In light of this, the spotlight will likely turn to the awaited December 4th re-run of the Austrian Presidential election, as the far-right Freedom Party Norbert Hofer narrowly leads Independent left-leaning Alexander Van Der Bellen in the polls. On the same day, and perhaps of greater significance, is the Italian referendum on constitutional reform proposed by Prime Minister Renzi to streamline the policy process. As with Brexit, there is a danger that the referendum will simply be a test of the electorate’s trust in politicians rather than the issue itself. Renzi’s earlier commitment to resign should he lose has done little to help despite the later backtracking. Should Renzi’s proposal be rejected as polls suggest, there are concerns of yet another election in Italy and yet more market instability for the EU should the populist Five Star Movement prosper from Renzi’s downfall. The reality may not be so chaotic, but an uneasiness about the result endures.

Whilst the EU desperately tries to find common ground and unity, perhaps the true current state of Europe is one of division and uncertainty.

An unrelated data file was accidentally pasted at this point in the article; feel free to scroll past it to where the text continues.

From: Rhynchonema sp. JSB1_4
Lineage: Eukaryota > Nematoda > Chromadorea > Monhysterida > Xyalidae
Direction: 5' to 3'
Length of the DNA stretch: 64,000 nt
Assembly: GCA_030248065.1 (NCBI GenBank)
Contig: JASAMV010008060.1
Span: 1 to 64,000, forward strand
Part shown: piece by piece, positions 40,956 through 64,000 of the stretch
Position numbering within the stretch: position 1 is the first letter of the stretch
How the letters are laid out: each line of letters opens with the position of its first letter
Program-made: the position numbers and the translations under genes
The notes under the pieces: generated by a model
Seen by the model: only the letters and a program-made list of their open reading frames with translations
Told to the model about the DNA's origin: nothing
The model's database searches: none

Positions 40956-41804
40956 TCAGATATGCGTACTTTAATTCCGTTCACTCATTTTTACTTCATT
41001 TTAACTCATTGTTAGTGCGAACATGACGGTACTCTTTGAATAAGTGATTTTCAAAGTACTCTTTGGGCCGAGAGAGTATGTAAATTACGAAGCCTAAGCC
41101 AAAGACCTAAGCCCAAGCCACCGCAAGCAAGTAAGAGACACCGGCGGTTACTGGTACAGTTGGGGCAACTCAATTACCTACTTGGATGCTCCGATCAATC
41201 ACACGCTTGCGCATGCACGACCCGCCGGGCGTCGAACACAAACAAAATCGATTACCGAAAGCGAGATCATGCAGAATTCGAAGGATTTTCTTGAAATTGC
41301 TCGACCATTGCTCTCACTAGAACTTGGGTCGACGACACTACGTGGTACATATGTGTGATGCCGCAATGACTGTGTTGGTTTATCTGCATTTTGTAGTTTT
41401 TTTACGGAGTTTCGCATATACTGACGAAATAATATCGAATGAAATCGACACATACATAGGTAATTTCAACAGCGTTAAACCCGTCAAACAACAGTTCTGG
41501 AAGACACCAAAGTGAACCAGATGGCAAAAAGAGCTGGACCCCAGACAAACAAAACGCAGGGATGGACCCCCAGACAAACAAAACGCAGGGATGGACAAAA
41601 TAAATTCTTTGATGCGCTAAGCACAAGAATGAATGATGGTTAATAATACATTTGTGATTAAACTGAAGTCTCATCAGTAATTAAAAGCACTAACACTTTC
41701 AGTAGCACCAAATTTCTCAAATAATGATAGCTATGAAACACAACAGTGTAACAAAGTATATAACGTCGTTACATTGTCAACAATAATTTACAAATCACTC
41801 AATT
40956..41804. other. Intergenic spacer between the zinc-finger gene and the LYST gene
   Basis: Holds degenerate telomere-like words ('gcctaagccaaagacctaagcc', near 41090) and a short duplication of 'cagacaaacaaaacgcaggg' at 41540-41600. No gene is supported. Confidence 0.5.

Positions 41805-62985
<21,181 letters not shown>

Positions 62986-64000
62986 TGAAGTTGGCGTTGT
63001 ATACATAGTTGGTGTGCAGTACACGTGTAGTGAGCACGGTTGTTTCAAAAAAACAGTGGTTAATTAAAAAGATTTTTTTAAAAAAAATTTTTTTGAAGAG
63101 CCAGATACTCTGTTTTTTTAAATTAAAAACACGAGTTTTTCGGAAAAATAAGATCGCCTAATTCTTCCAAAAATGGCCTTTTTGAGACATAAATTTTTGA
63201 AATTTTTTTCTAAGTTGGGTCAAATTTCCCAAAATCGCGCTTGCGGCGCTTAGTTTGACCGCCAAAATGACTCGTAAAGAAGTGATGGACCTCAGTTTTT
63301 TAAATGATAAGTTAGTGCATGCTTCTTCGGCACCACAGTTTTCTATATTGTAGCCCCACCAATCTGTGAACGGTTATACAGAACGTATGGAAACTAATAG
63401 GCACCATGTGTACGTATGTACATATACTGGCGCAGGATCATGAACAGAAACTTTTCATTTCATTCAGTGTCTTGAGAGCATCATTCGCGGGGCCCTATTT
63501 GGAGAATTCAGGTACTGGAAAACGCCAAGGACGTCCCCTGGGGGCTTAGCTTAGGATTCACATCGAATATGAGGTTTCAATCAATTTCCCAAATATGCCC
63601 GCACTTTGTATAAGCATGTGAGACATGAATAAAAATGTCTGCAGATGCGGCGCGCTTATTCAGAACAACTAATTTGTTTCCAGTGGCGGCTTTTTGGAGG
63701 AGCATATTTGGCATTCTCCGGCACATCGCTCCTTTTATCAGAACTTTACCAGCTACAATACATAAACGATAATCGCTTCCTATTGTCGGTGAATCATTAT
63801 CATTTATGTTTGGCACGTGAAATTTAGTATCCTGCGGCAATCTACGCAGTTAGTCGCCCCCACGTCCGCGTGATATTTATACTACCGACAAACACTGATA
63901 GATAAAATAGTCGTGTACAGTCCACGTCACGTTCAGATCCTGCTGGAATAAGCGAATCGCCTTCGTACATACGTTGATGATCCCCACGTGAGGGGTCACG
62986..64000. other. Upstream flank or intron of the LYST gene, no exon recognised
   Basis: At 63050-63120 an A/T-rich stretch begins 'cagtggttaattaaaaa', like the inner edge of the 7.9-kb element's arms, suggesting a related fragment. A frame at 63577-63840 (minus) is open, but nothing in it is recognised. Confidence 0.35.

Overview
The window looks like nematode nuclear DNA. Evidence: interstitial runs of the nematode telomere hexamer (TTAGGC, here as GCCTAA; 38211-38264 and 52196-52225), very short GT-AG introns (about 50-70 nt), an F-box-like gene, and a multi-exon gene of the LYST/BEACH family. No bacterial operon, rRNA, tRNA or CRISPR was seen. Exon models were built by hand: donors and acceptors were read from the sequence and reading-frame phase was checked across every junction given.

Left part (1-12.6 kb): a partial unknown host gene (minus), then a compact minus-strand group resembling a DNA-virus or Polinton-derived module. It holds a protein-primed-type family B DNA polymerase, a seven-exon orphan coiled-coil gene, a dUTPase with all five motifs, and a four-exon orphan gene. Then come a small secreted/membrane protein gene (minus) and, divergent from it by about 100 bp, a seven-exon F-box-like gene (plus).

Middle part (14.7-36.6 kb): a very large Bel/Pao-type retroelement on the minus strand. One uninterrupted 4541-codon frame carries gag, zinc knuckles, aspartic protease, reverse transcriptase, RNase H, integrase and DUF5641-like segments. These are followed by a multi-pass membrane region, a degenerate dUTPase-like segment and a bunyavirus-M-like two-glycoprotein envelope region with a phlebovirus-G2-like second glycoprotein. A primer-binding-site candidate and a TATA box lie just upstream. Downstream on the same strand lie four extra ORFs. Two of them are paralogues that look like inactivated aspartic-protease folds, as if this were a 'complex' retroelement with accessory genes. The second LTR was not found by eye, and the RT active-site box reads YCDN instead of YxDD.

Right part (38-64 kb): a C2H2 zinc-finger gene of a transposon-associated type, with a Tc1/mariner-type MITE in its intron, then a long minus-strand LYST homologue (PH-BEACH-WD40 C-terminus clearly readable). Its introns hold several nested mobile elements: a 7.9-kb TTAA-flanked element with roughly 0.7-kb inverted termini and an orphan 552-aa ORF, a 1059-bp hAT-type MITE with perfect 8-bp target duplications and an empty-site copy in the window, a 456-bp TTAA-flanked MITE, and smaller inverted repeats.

Aaron Mile is the Editor of the European Affairs Policy Centre at the King’s Think Tank.

Dublin vs. Dubs And The Lack of Executive Oversight

Since Europe’s migrant crisis began in early 2015 vast swathes of the public, human rights campaigners and politicians alike have been disturbed by the images of the unsafe, unsanitary and punishing conditions in refugee camps across Europe. Thus, the transfer of unaccompanied asylum seeking children from the Calais ‘Jungle’ to the UK in October was, without doubt, a cause for celebration, and signified a milestone in the struggle for a more humane immigration and asylum policy.

Yet, there is an alarming political reality behind the arrival of child refugees in immigration processing centres in the UK, because domestic immigration legislation passed in May 2016 allows for many more children to come to the UK than have actually been permitted. The arrival of unaccompanied minors, which should have provoked a moment of celebration, was simultaneously a bittersweet reminder of the Government’s woefully inadequate response to Europe’s migrant crisis.